An Editorial in Pioneer, Delhi
June 07, 2011
The fact that only days after NATO member countries unanimously extended their mission in Libya by 90 days, US President Barack Obama who spearheaded the initial operation was rebuked by the House of Representatives for his failure to provide a “compelling rationale” for the same speaks volumes about the complexities that continue to shadow the mission. Three whole months after the UN-mandated military intervention in Libya began, questions regarding its legitimacy, scope and consequences still remain unanswered. This, in combination with the fact that Mr Obama did not bother to get congressional authorisation for the mission, set the stage for House Speaker John A Boehner and Representative Dennis J Kucinich to sponsor two separate resolutions that called on the Obama Administration to provide a detailed explanation of the cost and objectives of the mission and demanded that the US military be withdrawn from Libya, respectively. While the former resolution by Mr Boehner was passed 268 to 145, the latter was defeated. In other words, the House believes that there is not ample justification for the Libyan mission (and that Mr Obama has quite a bit of explaining to do) but remains reluctant to call for an immediate withdrawal of American troops from what is now a NATO-led, multilateral effort — again, a clear indication of the fuzzy logic that governs the Libyan mission. The resolution passed by the House carries little legislative weight and has almost no practical consequences (as such resolutions which the President has no chance to veto cannot be enforced) but its political implications simply cannot be ignored. The resolution is an uncommonly direct affront to the President who also serves as Commander-in-Chief of the US Army at a time when the country is involved in multiple military conflicts. But more importantly, it points to a growing opposition against the Libyan mission that cuts across party lines.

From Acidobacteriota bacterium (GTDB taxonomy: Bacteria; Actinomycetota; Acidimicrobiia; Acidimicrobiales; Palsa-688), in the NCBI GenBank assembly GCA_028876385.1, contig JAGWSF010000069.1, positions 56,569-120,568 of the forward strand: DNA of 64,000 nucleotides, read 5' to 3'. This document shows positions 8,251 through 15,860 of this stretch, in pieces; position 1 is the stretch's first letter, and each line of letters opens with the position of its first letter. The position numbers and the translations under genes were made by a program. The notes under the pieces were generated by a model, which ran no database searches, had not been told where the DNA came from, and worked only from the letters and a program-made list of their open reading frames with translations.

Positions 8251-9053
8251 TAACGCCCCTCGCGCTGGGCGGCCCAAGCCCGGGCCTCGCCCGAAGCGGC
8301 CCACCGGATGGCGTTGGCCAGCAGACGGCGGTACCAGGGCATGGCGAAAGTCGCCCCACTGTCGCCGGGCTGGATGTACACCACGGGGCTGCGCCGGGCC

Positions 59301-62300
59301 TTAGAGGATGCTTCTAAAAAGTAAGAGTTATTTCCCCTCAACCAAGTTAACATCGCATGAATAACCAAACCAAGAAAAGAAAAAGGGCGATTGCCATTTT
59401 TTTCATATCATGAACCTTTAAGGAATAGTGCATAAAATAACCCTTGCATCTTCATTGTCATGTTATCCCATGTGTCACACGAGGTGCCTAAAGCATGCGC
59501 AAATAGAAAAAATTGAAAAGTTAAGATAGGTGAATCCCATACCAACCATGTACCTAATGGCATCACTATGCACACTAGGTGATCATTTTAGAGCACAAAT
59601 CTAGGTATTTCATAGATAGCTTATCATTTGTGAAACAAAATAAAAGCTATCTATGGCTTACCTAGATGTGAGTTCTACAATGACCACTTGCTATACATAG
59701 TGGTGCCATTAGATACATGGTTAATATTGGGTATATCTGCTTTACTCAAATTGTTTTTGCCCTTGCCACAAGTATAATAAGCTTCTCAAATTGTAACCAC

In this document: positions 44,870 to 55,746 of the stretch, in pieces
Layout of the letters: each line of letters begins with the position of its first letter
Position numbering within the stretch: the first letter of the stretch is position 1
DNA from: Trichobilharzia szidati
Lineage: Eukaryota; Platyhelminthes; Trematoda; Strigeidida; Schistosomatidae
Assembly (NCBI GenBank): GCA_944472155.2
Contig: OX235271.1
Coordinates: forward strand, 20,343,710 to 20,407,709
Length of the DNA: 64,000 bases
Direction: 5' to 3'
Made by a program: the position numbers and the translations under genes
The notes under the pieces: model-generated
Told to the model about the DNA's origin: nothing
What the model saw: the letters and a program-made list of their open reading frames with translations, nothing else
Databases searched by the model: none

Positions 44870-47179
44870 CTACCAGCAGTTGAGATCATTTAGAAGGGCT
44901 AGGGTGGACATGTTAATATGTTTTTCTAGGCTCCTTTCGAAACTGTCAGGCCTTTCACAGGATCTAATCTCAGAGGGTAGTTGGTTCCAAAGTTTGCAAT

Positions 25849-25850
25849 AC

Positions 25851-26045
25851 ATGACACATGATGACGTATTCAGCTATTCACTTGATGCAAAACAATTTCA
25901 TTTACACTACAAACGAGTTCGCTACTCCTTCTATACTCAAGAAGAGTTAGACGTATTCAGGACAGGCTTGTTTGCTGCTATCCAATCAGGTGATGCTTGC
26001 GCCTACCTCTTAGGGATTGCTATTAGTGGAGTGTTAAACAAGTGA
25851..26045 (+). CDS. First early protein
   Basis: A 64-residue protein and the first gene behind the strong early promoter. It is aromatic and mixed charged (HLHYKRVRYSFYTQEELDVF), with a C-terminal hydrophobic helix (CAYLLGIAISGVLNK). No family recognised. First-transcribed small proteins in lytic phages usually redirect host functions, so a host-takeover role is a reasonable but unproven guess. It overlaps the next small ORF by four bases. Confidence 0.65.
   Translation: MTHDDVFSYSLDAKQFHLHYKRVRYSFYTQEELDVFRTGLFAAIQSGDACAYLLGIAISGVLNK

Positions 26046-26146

Given this background, the decision by NATO members to extend the deadline which expired on May 20 is beyond comprehension. From the very outset foreign intervention in Libya, be it under American or NATO leadership, was a matter of international contention. And for good reason too. Today, the operation is little more than a blanket bombing campaign that has done little to resolve the political situation in Libya; instead, it has only pushed the country towards a military stalemate that has claimed the lives of several hundred innocent civilians. And yet, there is no clear consensus on why such this mindless operation is still being carried out. Perhaps, Mr Obama has some answers. His fellow lawmakers in Washington, DC have given him 14 days to share them. The world would like to hear them too.
Source: The Daily Pioneer, New Delhi